Sutter Health, which operates 24 hospitals in Northern California and is building a new $284 million hospital in Santa Rosa, is taking a step toward integration with the launch of a health insurance plan called Sutter Health Plus.
The new plan is expected to be available for enrollment in Sonoma County in the fall of 2014.
Kaiser Permanente, founded in 1945, pioneered the concept of combining health insurance, physicians, and hospitals into a single organization. It remains the nation’s only fully integrated system.
Dr. Walt Mills, a Kaiser family practice doctor, described how it worked recently on behalf of a cancer patient.
Mills was studying the patient’s magnetic resonance image and, in order to consult with an oncologist, walked 30 yards down the hall at Kaiser’s Santa Rosa Medical Center.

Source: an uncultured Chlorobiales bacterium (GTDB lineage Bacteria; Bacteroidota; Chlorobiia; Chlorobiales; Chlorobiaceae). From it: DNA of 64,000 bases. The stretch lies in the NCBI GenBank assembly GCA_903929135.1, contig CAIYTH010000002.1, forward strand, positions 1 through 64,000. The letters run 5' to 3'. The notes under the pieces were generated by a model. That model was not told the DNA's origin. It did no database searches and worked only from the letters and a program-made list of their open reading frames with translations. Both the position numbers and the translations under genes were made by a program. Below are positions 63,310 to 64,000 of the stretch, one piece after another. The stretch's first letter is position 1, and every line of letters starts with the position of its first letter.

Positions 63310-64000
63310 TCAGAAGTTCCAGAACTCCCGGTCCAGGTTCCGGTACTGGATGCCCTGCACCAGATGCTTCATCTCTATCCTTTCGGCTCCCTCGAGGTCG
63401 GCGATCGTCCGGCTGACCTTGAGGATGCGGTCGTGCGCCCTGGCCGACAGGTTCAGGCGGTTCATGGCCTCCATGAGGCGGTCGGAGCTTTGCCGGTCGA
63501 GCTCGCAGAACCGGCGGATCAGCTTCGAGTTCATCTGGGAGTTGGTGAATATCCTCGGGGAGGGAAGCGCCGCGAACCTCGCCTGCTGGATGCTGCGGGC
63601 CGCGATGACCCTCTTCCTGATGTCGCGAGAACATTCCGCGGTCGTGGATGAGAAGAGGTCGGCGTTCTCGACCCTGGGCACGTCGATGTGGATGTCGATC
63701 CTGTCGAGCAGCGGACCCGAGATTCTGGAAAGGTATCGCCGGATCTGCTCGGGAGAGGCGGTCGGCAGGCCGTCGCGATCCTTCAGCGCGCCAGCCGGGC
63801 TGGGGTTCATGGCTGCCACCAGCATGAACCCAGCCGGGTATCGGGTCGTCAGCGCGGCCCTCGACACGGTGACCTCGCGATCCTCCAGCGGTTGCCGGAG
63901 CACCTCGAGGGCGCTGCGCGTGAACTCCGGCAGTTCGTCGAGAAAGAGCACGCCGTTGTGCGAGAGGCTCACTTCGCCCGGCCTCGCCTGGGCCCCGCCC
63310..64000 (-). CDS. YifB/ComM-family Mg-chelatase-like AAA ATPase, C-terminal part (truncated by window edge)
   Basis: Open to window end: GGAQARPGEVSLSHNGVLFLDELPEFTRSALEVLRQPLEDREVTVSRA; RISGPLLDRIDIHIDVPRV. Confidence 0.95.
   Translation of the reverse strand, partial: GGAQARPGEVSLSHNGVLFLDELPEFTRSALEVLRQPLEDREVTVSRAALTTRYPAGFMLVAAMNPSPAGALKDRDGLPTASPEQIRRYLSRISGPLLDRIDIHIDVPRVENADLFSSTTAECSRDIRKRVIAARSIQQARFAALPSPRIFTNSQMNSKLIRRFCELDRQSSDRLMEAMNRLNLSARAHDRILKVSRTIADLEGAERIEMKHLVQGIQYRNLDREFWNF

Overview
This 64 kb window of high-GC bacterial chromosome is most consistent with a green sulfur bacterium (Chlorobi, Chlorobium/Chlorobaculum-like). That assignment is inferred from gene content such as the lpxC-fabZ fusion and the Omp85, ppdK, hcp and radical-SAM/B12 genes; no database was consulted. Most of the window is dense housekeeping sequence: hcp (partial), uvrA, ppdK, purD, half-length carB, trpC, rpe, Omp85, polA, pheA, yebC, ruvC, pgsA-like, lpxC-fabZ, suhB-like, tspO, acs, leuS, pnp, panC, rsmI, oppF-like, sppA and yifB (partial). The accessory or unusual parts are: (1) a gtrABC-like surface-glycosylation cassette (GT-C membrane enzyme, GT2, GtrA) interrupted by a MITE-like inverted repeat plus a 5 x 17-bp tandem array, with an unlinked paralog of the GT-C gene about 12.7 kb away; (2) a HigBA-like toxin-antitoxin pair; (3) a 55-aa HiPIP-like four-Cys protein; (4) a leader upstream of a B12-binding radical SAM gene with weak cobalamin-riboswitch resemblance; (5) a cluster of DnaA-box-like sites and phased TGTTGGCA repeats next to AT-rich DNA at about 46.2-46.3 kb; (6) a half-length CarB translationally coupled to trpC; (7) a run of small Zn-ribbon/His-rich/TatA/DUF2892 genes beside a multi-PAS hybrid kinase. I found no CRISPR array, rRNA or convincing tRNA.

The two got on a conference call with a Kaiser neurosurgeon in Redwood City and in five minutes determined a care plan that would have taken days or weeks to develop outside an integrated system, he said.
Mills, who was in a private practice with about 50 percent fee-for-service compensation for 17 years before joining Kaiser, felt compelled to join a system that he said saves money and improves the quality of patient care.
Kaiser is 10 percent more cost-efficient than the average health maintenance organization and 15 percent ahead of all plans in the markets Kaiser serves, according to a report in April by Aon Hewitt, a consulting firm commissioned by Kaiser.